What is CPC in Marketing?

Marketing metrics are crucial to understand how well your marketing campaigns are doing. And to do so, you must track the most appropriate metrics. You don’t just need a metric to track marketing performance, but you must use the most suitable marketing metric. Among several others, cost per click (CPC) is one of the key marketing and advertising metrics. What is CPC in marketing, how it is calculated, why it matters, and how to improve it are the key areas covered in this article.

Let’s get started…

What is CPC in Marketing?

Cost per click (CPC) is a bidding model where advertisers and/or marketers pay per click on their ads. It is simply the money you pay for a click on an ad. CPC is used in online advertising platforms such as Google Ads and Facebooks ads. If you have ever run a PPC campaign, you must have heard about CPC.

It is a critical metric as it determines the cost you’ll be paying per click (whether it converts or not). CPC is independent of conversion rate. You only pay for the number of clicks and that’s it.

All the leading ad networks use CPC advertising model including:

  • Google Ads
  • Facebook and Instagram Ads
  • Twitter Ads
  • LinkedIn.

Here is how to calculate CPC:

CPC Definition (Cost Per Click) | The Online Advertising Guide

You need the total amount spent on advertising and the total number of clicks received to calculate CPC. For example, if you spend $100 and receive 50 clicks, your CPC will be $2 (100/50).

Simple, right?

Not exactly.

In reality, you can’t determine the exact CPC before running your ad campaign. CPC is calculated in real-time. Here is how…

How CPC Works

Cost per click is determined by auction. You can set the maximum CPC you are willing to pay when creating an ad campaign with your preferred ad network. For example, if you set $3 as the maximum CPC, you’ll pay between $0.1 to $3 per click.

How does the ad network determine this cost?

Well, it is determined on the basis of several factors such as ad quality, your competitors, maximum CPC, number of bidders, etc.

Here is how Google Ads calculate CPC for its advertisers:

Cost Per Click (CPC): Learn What Cost Per Click Means for PPC [PPC U]

The actual CPC you pay is determined by your ad quality score and the ad rank of your competitor who is just below you. If you want your CPC to be lower, improve your quality score. But this doesn’t guarantee any specific ad rank position.

Imagine an auction where hundreds of advertisers are bidding with their maximum CPCs and quality scores for several ad positions. In such a case, CPCs are calculated and updated in real-time with every second. As soon as a new advertiser bids for a keyword, the CPC and ranking of all the existing advertisers will change.

This is a reason why the actual cost per click is different for every click you receive.

Why CPC Matters

I’m sure you know why CPC is a matter of concern. It is linked to the cost you pay for clicks and is, therefore, a key metric in determining your ROI and ROAS.

A high CPC means you are spending a lot of money per click, conversion, and customer acquisition. It then impacts the return on investment. So, CPC is associated with all the other metrics including conversion rate, customer acquisition cost, ROI, and ROAS.

Anything related to money (or cost) is of high value for stakeholders. You can’t ignore it. Reducing and optimizing CPC is one of the biggest challenges that advertisers and marketers face.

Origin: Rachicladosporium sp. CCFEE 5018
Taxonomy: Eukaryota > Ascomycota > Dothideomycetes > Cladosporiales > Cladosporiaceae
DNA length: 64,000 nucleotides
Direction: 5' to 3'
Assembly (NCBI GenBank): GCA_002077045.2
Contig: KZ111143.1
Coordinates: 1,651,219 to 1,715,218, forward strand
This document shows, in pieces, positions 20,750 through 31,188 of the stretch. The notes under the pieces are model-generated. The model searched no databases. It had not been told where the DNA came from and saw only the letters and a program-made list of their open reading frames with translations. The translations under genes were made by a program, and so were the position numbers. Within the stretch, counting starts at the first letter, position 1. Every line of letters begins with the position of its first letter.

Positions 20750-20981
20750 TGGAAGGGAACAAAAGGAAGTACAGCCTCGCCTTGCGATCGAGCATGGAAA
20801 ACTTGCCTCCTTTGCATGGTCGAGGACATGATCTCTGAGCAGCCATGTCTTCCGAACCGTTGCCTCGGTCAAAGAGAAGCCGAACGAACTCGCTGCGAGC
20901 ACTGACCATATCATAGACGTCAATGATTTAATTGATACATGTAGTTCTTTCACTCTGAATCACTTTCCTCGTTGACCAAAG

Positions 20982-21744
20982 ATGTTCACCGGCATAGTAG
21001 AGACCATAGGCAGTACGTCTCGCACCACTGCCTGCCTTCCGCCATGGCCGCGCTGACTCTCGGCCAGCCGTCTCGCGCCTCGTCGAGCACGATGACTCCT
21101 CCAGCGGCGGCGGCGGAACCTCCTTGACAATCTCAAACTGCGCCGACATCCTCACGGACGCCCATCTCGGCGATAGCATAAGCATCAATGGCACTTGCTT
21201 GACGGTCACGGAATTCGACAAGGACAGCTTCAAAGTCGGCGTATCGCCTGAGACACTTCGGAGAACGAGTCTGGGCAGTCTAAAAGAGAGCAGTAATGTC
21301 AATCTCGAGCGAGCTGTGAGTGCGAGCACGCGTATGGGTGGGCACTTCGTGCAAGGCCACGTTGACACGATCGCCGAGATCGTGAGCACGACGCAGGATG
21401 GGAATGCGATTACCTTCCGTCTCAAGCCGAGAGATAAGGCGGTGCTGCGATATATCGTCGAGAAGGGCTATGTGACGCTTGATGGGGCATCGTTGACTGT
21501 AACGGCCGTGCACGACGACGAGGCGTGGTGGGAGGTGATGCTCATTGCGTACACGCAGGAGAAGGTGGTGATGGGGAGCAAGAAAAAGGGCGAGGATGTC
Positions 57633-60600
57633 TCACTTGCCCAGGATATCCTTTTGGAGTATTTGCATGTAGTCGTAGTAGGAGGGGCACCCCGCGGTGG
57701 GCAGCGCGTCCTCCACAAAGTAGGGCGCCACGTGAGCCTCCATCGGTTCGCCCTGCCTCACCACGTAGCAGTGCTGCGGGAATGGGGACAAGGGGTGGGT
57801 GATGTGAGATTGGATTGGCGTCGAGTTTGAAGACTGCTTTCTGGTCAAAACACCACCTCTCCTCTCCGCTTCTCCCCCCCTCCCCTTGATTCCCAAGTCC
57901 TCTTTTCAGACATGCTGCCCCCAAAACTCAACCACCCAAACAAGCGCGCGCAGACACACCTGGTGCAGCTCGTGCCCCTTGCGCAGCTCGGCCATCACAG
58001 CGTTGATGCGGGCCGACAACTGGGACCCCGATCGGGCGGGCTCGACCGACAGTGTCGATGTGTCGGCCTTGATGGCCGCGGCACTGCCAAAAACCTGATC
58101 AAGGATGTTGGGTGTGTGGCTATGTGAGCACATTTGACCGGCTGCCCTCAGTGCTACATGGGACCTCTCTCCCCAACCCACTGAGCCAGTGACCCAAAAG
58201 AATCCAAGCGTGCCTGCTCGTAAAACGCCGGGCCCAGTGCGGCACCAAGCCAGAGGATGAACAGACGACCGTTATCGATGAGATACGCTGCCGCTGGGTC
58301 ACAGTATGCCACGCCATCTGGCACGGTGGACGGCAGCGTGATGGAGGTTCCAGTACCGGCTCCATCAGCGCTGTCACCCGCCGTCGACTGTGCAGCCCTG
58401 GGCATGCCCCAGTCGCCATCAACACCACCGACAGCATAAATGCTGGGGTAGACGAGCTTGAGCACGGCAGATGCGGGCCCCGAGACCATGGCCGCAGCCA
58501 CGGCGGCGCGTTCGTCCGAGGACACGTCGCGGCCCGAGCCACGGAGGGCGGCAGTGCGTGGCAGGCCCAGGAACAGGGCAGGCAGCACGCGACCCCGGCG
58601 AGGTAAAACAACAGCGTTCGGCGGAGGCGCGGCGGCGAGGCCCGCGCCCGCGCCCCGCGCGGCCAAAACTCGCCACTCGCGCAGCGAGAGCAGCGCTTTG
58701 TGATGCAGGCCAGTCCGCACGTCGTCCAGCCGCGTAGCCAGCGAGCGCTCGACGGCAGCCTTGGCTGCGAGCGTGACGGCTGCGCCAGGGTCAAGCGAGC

How to Optimize CPC

Most marketers are always concerned about reducing CPC. And they’re only interested in paying less per click as it increases ROI.

Instead of reducing CPC, you must focus on optimizing it.

Optimizing CPC refers to looking at both the cost and value of the click. Paying less per click doesn’t mean you are getting quality traffic that converts. If you have a conversion rate of 1% with $1 average CPC and a conversion rate of 2.4% with an average CPC of $1.7, you should go with the higher CPC.

Low CPC is ideal as long as it is bringing quality traffic. Here are a few best practices to optimize and reduce CPC:

Improve Google Ads Quality Score

The first thing you must do is improve your quality score. When your quality score for Google Ads goes past 6, it decreases your CPC by 50% and cost per action by 80%:

quality score and cost per click

The higher your quality score, the better. How to improve ad quality score?

Google Ads uses three variables to determine quality score:

  1. Ad CTR
  2. Ad relevance
  3. Landing page relevance.

Your ad must be relevant to the search query, your landing page must be relevant to the ad and search query, and your ads must have a higher than normal CTR.

Do these three things to increase quality score and reduce CPC.

Bid Adjustment

Competitor bidding and ranking is a key factor in determining your actual CPC. This means adjusting your bids to reduce competition can help you pay less per click.

For example, you can target specific locations, devices, days of the week, etc. Not all marketers adjust their bids according to these variables. They go with the default settings.

Tweak your ad settings to optimize CPC.

For example, if a location has a high CPC, pause it. And target another location with a low CPC where competition isn’t as fierce. This, of course, requires a lot of testing and tweaking.

Avoid Tracking CPC Alone

Cost per click alone doesn’t show the complete picture. You need to use it with traffic quality and conversion rate. If the value of traffic declines with a decline in CPC, it isn’t worth it.

Getting hundreds of clicks for pennies that don’t convert is a waste of money.

Avoid treating CPC as a standalone metric.

Use it with other metrics to see the whole, clear picture.

Featured Image: Pexels

More from Jesse